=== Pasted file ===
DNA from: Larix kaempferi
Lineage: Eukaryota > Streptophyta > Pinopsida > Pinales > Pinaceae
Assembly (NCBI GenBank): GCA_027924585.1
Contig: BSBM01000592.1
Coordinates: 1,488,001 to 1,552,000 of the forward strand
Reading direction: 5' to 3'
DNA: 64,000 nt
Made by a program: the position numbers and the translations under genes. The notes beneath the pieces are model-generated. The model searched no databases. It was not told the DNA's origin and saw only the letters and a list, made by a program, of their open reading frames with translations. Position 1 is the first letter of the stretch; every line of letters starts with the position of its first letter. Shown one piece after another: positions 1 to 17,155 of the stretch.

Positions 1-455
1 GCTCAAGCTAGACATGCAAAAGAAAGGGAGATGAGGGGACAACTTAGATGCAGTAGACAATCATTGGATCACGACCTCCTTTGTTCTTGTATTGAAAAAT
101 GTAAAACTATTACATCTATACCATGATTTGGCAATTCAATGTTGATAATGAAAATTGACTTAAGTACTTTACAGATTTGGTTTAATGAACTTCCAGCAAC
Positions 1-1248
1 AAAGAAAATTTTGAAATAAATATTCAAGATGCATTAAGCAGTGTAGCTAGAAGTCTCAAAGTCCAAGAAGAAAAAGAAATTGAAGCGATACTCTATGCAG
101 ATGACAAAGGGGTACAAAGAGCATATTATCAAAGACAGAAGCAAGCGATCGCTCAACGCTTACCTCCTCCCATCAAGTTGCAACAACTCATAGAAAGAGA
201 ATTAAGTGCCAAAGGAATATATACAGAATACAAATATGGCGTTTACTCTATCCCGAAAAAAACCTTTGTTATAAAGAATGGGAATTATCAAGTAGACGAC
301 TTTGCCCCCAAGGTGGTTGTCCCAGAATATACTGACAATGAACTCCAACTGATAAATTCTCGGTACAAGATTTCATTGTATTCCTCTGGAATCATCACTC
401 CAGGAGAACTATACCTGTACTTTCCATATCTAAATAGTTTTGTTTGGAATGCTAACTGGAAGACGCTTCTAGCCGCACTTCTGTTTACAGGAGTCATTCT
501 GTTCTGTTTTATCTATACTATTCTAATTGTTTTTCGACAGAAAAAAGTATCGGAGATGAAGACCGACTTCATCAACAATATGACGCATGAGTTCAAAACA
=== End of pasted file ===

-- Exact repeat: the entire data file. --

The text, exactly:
DNA from: Larix kaempferi
Lineage: Eukaryota > Streptophyta > Pinopsida > Pinales > Pinaceae
Assembly (NCBI GenBank): GCA_027924585.1
Contig: BSBM01000592.1
Coordinates: 1,488,001 to 1,552,000 of the forward strand
Reading direction: 5' to 3'
DNA: 64,000 nt
Made by a program: the position numbers and the translations under genes. The notes beneath the pieces are model-generated. The model searched no databases. It was not told the DNA's origin and saw only the letters and a list, made by a program, of their open reading frames with translations. Position 1 is the first letter of the stretch; every line of letters starts with the position of its first letter. Shown one piece after another: positions 1 to 17,155 of the stretch.

Positions 1-455
1 GCTCAAGCTAGACATGCAAAAGAAAGGGAGATGAGGGGACAACTTAGATGCAGTAGACAATCATTGGATCACGACCTCCTTTGTTCTTGTATTGAAAAAT
101 GTAAAACTATTACATCTATACCATGATTTGGCAATTCAATGTTGATAATGAAAATTGACTTAAGTACTTTACAGATTTGGTTTAATGAACTTCCAGCAAC
Positions 1-1248
1 AAAGAAAATTTTGAAATAAATATTCAAGATGCATTAAGCAGTGTAGCTAGAAGTCTCAAAGTCCAAGAAGAAAAAGAAATTGAAGCGATACTCTATGCAG
101 ATGACAAAGGGGTACAAAGAGCATATTATCAAAGACAGAAGCAAGCGATCGCTCAACGCTTACCTCCTCCCATCAAGTTGCAACAACTCATAGAAAGAGA
201 ATTAAGTGCCAAAGGAATATATACAGAATACAAATATGGCGTTTACTCTATCCCGAAAAAAACCTTTGTTATAAAGAATGGGAATTATCAAGTAGACGAC
301 TTTGCCCCCAAGGTGGTTGTCCCAGAATATACTGACAATGAACTCCAACTGATAAATTCTCGGTACAAGATTTCATTGTATTCCTCTGGAATCATCACTC
401 CAGGAGAACTATACCTGTACTTTCCATATCTAAATAGTTTTGTTTGGAATGCTAACTGGAAGACGCTTCTAGCCGCACTTCTGTTTACAGGAGTCATTCT
501 GTTCTGTTTTATCTATACTATTCTAATTGTTTTTCGACAGAAAAAAGTATCGGAGATGAAGACCGACTTCATCAACAATATGACGCATGAGTTCAAAACA